Looking For Direction
The technology (specifically IT) world is becoming more complex and challenging every day. I speak with a number of Business Leaders, CIOs, IT leaders and IT staff about this very issue. The subject of IT Transformation is one that keeps coming up. Yet, it seems as illusive as it is alluring. The prospect that it could bring is enough motivation for many to try. For most IT organizations, the capacity to take on the challenge seems out of reach. Many still struggle to keep up with day-to-day operational challenges. Let those fall and nothing else matters. On the flip side, doing nothing is not an option either. Warning: This is hard work and is much easier to talk about than execute.
Choosing the Right Approach
There are several schools of thought here. Two leading directions are to either take a Leapfrog or Incremental approach. There are pros and cons to each of these. Ideally, one would intertwine the two. However, that presents a whole new set of challenges. The big upside to Leapfrog is time. Bypassing the myriad of issues may seem attractive. Heck, the business may provide enough pressure to actually make this seem feasible. The downside is in what gets missed through the process. Miss a step and it is all over. That leads to the Incremental approach. Seems like a safe bet, right? Well, the time required will far exceed the patience of those within and outside of IT. Remember that the demand and complexity is increasing. The Incremental approach does provide a more measured process. So, which one should be used? Both. Measure the risk and reward for each increment. Speed up the intervals and Leapfrog where possible.
IT Transformation is not a technology problem. Well, not exactly. It’s a problem that requires several components working in concert. Without the combination of the components, the effort is not effective. A Holistic approach takes into account Technology, Process and Organization. Some refer to this as People, Process and Technology. However, it’s important to understand the relationships of the people as a function of the organization. Arbitrarily taking a Holistic approach to include all three can be cumbersome and daunting. Hence, a more Surgical approach to the three is warranted. If there is a knob (ie: technology) to improve, what are the process and organizational changes needed to support and maintain that change? The Holistic approach is needed. But it needs to be performed surgically to avoid gridlock.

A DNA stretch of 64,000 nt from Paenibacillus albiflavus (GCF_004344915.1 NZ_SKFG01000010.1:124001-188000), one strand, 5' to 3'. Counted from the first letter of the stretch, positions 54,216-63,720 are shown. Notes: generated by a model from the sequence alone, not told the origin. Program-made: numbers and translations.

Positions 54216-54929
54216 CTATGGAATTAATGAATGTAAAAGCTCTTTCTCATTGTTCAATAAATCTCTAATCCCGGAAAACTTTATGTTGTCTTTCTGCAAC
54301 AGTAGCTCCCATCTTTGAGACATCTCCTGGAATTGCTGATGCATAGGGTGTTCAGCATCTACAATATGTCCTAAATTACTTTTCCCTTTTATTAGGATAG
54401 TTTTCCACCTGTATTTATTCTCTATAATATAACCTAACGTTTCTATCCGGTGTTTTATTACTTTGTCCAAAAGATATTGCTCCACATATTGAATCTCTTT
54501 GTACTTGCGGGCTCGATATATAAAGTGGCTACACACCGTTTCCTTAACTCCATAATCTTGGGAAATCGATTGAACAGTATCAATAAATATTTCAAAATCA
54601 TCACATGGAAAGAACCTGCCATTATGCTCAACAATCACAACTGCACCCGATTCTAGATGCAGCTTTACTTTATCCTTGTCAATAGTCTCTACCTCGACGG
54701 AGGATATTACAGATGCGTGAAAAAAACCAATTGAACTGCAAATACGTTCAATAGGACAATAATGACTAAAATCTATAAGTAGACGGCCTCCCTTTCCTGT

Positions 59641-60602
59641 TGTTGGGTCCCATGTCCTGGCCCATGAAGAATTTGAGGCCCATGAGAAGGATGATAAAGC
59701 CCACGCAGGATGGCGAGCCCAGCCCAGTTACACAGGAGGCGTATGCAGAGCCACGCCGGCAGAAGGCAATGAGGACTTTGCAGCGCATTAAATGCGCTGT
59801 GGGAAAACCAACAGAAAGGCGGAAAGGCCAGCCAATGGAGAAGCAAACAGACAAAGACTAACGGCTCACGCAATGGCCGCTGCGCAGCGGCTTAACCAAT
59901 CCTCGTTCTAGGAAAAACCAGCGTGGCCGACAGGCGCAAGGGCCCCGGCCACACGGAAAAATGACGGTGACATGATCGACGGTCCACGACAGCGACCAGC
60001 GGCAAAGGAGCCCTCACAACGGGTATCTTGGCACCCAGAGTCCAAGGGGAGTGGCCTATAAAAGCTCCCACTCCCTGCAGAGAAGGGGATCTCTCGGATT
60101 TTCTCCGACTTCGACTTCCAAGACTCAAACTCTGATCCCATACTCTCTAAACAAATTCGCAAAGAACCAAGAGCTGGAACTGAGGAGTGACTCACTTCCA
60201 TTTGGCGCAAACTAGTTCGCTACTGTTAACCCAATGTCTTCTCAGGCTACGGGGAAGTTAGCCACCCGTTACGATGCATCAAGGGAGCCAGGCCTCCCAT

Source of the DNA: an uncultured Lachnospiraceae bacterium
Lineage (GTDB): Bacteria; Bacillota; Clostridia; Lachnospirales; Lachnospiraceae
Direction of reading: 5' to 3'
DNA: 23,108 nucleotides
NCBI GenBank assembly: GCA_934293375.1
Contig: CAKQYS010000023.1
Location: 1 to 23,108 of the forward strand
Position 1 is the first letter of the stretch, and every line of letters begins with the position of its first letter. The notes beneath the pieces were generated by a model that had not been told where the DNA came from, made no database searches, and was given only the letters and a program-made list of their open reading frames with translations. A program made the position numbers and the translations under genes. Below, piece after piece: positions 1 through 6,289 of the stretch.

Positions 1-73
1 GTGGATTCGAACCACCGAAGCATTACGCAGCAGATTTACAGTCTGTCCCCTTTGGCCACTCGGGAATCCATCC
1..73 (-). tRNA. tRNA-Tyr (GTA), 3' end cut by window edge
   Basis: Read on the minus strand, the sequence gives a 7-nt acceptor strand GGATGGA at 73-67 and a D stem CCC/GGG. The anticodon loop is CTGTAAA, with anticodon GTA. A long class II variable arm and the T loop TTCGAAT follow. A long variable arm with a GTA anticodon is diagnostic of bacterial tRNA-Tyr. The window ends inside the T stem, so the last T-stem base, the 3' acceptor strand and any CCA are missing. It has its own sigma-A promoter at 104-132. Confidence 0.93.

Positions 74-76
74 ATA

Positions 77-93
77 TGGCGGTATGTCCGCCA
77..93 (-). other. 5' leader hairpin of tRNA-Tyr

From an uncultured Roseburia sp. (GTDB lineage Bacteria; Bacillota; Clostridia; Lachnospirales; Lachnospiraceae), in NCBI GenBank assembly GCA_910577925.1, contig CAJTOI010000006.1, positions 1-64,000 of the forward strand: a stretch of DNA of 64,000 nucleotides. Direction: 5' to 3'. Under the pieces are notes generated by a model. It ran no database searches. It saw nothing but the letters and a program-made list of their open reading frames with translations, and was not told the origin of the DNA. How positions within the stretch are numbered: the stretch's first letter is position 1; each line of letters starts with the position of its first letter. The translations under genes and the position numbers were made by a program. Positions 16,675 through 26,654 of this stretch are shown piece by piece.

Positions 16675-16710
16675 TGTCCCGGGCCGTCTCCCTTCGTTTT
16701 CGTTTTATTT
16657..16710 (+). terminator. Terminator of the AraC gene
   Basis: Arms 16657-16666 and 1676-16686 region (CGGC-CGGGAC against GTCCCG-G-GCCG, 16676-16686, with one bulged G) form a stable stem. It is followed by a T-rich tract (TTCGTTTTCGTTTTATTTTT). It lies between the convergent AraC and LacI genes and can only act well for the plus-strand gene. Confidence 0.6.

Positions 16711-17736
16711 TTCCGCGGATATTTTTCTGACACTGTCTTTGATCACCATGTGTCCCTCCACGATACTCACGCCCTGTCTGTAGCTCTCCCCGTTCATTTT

Using Cloud as an Example
The advent of Cloud Computing is a great example. I have seen organizations simply try to replace their traditional operations with cloud-based operations. This takes me back to the early days of outsourcing (offshoring) where people were replaced 1:1 or 1:3 without regard for process and organizational changes. In the case of cloud, the change didn’t work. In most cases, one cannot just go down the hall to reboot a server or install any new application. Without consideration that the processes to manage the infrastructure, operations and framework will change, a number of core assumptions are made. Some naively.
Risk of Doing Nothing
It should go without saying, but doing nothing is not an option either. The business is demanding change. IT needs to change and evolve. IT competition exists and the business knows it. However, there is a strong value proposition that the internal IT organization can deliver. The question is can they do it and will they?
Bottom Line: Get a plan in place and start executing. Partner with the business to help define and guide the process.